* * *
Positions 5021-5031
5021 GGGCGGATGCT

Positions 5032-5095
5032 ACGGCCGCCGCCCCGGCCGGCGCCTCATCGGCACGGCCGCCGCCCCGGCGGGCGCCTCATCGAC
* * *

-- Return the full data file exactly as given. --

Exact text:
Positions 5021-5031
5021 GGGCGGATGCT

Positions 5032-5095
5032 ACGGCCGCCGCCCCGGCCGGCGCCTCATCGGCACGGCCGCCGCCCCGGCGGGCGCCTCATCGAC